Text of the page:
WITH the concessional super contribution limit $25,000 a year for everyone from July 1, there is an increased chance more people will be paying excess super contributions tax.
Despite the Tax Office having taken an inflexible attitude that maximised the collection of this tax, there has been some recent good news.
The tax-maximising attitude of the Tax Office has been supported by recent statistics. For the three financial years from 2008 to 2010, the Tax Office received 4221 applications for the commissioner to exercise his discretion not to impose the tax. Only 1037 applications were granted.
Despite this abysmal record, the first piece of good news comes from the ATO in the form of the minutes of a meeting of the superannuation consultative committee in March.
The committee is the consultative forum the Tax Office organised to gain input from professional, industry, and business groups about the administration of superannuation.
At the March meeting, the Tax Office outlined a new approach it would be taking when a small breach of the concessional super contributions cap caused a breach of the non-concessional cap. When this occurs, penalty tax of 93 per cent can be imposed on the excess concessional super contribution.
But it did not say what it regarded as a small breach. However, sources believe that this would be excess contributions of up to $5000.
In a surprising move, the Tax Office advised that it would be applying this principle to all future cases and past cases as far back as the 2008 financial year. This would be done by identifying the relevant cases and sending letters and an amended assessment to those individuals.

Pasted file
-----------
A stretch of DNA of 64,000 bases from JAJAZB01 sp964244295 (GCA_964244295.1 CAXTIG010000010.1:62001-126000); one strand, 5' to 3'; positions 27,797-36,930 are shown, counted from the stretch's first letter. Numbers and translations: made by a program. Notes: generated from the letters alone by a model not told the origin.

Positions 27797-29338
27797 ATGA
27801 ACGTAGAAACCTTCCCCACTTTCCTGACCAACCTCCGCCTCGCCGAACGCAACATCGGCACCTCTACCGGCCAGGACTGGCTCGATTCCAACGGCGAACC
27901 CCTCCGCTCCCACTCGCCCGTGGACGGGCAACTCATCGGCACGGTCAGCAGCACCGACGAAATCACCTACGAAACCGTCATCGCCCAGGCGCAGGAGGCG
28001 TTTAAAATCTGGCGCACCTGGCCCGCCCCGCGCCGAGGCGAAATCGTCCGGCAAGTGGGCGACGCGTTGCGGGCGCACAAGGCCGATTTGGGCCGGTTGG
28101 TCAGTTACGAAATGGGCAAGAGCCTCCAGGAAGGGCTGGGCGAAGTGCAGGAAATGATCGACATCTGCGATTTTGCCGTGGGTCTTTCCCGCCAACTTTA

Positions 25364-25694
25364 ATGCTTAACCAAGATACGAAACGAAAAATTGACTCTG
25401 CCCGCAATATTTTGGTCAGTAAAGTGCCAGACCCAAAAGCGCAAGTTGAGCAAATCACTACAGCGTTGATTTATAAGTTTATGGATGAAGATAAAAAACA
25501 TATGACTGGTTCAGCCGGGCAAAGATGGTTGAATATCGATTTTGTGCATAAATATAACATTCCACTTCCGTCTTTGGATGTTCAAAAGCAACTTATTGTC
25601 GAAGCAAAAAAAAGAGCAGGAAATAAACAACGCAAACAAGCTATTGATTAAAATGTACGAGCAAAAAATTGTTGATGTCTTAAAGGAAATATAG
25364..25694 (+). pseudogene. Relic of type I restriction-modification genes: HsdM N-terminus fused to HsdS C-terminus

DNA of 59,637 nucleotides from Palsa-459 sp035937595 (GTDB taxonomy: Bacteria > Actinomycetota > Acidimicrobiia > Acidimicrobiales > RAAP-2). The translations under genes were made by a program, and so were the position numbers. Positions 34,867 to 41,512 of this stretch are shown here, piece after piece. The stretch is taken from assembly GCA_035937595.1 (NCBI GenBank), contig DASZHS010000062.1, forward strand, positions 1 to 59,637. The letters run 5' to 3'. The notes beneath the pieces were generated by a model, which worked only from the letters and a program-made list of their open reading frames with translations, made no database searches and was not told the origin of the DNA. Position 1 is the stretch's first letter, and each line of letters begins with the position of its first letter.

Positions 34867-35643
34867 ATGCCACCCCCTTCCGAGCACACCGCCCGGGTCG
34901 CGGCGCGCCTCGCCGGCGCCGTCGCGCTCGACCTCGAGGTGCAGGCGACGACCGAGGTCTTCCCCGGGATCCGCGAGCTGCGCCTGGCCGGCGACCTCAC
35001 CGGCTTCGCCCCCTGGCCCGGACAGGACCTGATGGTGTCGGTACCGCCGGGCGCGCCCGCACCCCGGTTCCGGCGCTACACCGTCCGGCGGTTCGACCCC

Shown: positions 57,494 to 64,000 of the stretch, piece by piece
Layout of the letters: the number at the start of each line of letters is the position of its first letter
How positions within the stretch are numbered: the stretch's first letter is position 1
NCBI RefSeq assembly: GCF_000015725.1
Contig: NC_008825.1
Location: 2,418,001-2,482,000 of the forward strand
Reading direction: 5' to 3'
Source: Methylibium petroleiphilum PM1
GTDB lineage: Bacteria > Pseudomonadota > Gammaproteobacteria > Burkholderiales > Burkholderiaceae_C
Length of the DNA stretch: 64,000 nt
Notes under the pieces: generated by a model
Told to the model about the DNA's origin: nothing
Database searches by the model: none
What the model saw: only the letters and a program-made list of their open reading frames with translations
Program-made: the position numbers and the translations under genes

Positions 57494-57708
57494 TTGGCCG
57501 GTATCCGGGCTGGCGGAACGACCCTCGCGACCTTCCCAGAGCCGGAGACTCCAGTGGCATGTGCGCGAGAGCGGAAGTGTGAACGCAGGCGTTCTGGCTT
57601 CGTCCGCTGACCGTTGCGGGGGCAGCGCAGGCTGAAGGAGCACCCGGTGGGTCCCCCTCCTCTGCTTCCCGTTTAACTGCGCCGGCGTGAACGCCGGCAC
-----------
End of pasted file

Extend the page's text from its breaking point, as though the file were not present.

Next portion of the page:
Anyone who paid the tax and has not yet received a letter from the Tax Office should apply in writing to have the policy applied to their case.
The final piece of good news comes from a surprising win by a taxpayer in a case brought before the Administrative Appeals Tribunal against the Commissioner of Taxation.
The taxpayer had made a super contribution on July 10, 2007, in the belief that it would be classed as a 2007 contribution, but the ATO classed it as a 2008 contribution, causing an excess contribution.
The request by the taxpayer for the commissioner to exercise his discretion and allocate the contribution to the 2007 year was refused. The AAT decided for the first time in favour of a taxpayer with regard to an excess contribution because of the confusion caused for the taxpayer by advice on the ATO's website. It is not known if the ATO will appeal.